Saturday, March 24, 2007
The Captive Children File I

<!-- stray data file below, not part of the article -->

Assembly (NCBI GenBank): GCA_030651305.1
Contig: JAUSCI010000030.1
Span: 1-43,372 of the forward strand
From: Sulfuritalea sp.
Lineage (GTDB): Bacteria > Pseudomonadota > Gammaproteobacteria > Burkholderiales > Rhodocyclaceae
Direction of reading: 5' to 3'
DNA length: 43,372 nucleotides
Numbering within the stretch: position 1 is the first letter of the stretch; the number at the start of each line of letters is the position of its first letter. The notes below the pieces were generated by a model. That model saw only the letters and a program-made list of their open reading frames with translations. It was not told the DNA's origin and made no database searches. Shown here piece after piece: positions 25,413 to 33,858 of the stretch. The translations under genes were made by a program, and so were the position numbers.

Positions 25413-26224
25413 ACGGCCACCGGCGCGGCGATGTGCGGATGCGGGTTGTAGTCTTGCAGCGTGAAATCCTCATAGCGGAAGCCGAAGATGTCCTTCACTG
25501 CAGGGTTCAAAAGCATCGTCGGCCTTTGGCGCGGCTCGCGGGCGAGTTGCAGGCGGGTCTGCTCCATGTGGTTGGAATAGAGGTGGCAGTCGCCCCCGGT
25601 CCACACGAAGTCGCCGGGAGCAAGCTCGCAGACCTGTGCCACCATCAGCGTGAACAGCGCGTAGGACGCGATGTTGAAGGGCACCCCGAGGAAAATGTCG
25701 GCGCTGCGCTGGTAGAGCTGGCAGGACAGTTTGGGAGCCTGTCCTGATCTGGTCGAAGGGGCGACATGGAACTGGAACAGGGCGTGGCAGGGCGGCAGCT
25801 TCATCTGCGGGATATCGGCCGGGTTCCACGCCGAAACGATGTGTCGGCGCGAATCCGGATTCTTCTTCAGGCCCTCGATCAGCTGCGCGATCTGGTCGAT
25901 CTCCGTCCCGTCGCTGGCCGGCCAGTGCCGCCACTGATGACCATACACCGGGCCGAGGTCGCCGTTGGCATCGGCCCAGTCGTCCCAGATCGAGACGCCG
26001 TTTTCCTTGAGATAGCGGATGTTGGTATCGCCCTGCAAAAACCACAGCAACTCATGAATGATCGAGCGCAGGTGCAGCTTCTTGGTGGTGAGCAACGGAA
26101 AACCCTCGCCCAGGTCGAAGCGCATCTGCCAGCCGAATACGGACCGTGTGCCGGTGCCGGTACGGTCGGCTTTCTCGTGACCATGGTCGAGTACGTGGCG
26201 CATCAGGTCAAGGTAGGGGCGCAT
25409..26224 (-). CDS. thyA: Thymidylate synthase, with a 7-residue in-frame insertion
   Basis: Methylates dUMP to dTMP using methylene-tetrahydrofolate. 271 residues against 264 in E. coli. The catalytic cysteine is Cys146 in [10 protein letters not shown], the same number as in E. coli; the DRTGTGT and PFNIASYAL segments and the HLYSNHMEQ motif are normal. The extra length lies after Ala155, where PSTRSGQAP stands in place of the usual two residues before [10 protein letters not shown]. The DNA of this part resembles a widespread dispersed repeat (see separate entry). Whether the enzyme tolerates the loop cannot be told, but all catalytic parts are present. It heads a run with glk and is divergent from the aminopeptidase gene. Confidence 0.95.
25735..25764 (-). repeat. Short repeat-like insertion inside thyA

Every once a while I will waste my time and respond to tinokot she-nishbu, "captive children," or in this case, folks who have been so brainwashed by the Israel party line (in contemporary parlance, hasbara) that they are unable to think straight. Judith Weiss complains that "Breaking the Silence" is guilty of slander, i.e., leshon ho-ro' (or lashon horah, to use the common yeshivish mispronunciation that Ms. Weiss uses) because the group has publicized testimonies of soldiers who have confessed to, or witnessed, inappropriate behavior towards civilians. I find the halakhic argument that Ms. Weiss raises interesting. If it is lashon horah to decry embarrasing behavior that violates the halakha -- like pedophilia and wife-beating, for example -- then she has a point. In fact, some orthodox have used that argument to stifle orthodox pedophilia and wife-beating. When Gary Rosenblatt, the New York Jewish Week's editor, exposed an orthodox rabbi who was accused of sexual molestation, he was accused by some people of lashon horah. Ms. Weiss apparently is of the "Don't-wash-our-dirty-laundry-in public." Or maybe she is more tolerant of Jewish sex offenders than of IDF soldiers humiliating Arabs. Note that when "Breaking the Silence" toured the US last fall, they were accused of distorting the IDF record, which is a shande for the goyim (you can figure that out, if you read this far.) Fair enough. But now, according to Ms. Weiss, they can't even talk about it in Israel to an Israeli crowd! The group has collected close to a thousand testimonies, four hundred of which are on their website. Conservatively speaking, I figure that for every soldier who testifies to a representative of this group, at least ten do not. How do I come to that conclusion? First, occupying armies, especially in long-term occupations, and when they are in stressful situations, dehumanize the population. That is just the way things are everywhere. For another, what motivation do soldiers have to offer testimonies to other soldiers? Another reason -- who wants to make a big deal about ordering an old Arab man to clean up a checkpoint? Most of the humiliations published on the Breaking the Silence website are not considered as such by Israelis. She-lo yarimu rosh! What Ms. Weiss doesn't get -- and here the analogy with the pedophile breaks down -- is that it is perfectly normal for good, moral, eighteen-year soldiers, to do immoral things.That can't be prevented. You can call it unintentional, and much of it is. But it's a fact. The testimonies speak for themselves. What I expect from Ms. Weiss and her cohorts is to deal with the testimonies themselves, and not invent straw men. Let her read them and comment on them. Let her feel the pain of the soldiers who are giving the testimonies. Because if you can't understand how soldiers are traumatized by seeing old Arab men humiliated by their buddies -- if your defense-mechanism reflexibly spits out, "out-of-context," "small minority," "most moral army in the world" then it is about time that you let your heart melt -- before you and your friends do serious damage to that army.